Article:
What about processed foods?
Processors, wholesalers and retailers do not have to go through the same three-year conversion period that farmers do as there is no land to convert. They are however subject to the same scrutiny by the auditor and Certification Review Committee, who will check that they are complying to the Australian Organic Standards.
For organically processed foods and personal care products, minimal processing is permitted only, with just a limited number of conventional but natural or traditional ingredients allowed. Hence no unnatural or synthesised dyes, colourings, flavourings, preservatives or other additives are permitted.
This means literally thousands of conventional processed food ingredients and additives are simply not permitted in organic processed foods. For a full list of the restricted items that can be used (other than certified organic ingredients) see the Australian Organic Standard Annex III, which can be found on our website.
In order to sell a processed product as certified organic it is required that a minimum of 95 per cent of the ingredients are certified organic. The remaining 5 per cent, if not available organically, must come from the list in the Australian Organic Standard Annex III and must be be sourced from a certified organic supplier.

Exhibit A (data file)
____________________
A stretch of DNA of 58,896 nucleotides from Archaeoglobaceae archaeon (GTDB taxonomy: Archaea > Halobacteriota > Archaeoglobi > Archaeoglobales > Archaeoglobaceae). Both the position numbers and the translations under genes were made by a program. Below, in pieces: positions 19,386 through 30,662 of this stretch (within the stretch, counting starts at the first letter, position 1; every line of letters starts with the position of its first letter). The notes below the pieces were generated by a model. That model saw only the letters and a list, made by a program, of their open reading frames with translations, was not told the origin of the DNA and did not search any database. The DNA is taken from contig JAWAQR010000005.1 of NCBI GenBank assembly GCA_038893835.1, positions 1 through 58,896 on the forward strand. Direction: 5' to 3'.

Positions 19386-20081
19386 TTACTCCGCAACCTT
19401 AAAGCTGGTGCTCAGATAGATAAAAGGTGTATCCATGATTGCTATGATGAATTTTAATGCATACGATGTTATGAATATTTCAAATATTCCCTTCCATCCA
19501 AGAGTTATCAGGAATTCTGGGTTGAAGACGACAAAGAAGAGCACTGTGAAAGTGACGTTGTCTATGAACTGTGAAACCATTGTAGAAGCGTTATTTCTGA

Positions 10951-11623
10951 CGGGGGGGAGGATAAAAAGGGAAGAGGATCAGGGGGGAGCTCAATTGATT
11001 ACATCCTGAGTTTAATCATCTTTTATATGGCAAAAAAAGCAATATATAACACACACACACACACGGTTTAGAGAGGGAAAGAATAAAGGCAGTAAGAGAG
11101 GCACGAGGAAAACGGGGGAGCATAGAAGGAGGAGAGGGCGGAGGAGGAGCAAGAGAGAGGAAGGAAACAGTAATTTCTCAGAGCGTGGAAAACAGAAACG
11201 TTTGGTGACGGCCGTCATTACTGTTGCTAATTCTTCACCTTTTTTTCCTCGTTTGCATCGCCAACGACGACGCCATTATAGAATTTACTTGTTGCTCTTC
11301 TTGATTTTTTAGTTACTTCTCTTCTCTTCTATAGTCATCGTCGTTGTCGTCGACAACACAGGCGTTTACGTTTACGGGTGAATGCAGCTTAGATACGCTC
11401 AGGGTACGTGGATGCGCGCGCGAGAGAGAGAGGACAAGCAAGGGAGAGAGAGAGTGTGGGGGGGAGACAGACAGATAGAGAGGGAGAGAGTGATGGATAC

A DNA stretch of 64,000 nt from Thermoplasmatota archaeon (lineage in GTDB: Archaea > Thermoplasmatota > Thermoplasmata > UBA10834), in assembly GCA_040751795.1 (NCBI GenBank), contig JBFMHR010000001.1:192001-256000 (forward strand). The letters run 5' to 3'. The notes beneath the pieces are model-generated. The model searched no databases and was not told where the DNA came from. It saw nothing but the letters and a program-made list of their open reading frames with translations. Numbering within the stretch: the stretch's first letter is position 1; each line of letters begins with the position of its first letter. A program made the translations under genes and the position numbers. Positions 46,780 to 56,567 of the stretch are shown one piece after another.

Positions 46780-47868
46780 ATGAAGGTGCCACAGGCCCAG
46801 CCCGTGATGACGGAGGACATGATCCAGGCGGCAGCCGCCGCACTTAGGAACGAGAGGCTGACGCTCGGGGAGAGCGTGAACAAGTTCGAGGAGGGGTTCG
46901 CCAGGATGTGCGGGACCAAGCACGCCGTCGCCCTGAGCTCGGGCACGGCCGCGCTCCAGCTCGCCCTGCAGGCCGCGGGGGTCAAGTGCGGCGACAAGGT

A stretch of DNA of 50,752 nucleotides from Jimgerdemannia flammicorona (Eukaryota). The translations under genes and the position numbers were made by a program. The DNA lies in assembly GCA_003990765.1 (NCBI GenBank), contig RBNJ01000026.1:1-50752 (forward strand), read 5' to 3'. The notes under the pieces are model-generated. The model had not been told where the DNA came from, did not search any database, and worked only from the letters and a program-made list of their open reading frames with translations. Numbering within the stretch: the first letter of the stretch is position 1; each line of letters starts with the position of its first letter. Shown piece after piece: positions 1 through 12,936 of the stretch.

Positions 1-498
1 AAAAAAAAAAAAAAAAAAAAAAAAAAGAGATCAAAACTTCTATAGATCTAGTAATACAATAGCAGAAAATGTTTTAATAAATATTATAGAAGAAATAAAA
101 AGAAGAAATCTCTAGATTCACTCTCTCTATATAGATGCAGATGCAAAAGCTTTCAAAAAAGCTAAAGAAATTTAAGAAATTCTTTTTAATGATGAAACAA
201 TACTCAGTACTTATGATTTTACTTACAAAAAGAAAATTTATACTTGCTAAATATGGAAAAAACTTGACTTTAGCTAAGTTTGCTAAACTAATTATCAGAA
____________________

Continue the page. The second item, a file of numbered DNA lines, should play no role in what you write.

International and domestically produced products and labels
You will occasionally notice products imported from overseas that are labelled and
sold as organic. It is essential that you insist on there being a certification mark on the product. The most likely certification marks you will come across are:
- the USDA (US Department of Agriculture) logo
- a European Union (EU) logo from a certifier such as the Soil Association
- a reference to the European Organic Standard 2092/91
- a New Zealand logo such as Biogro.
These independent logos and standards mean that the product and the producer have been assessed in accordance with international standards by a third party organisation.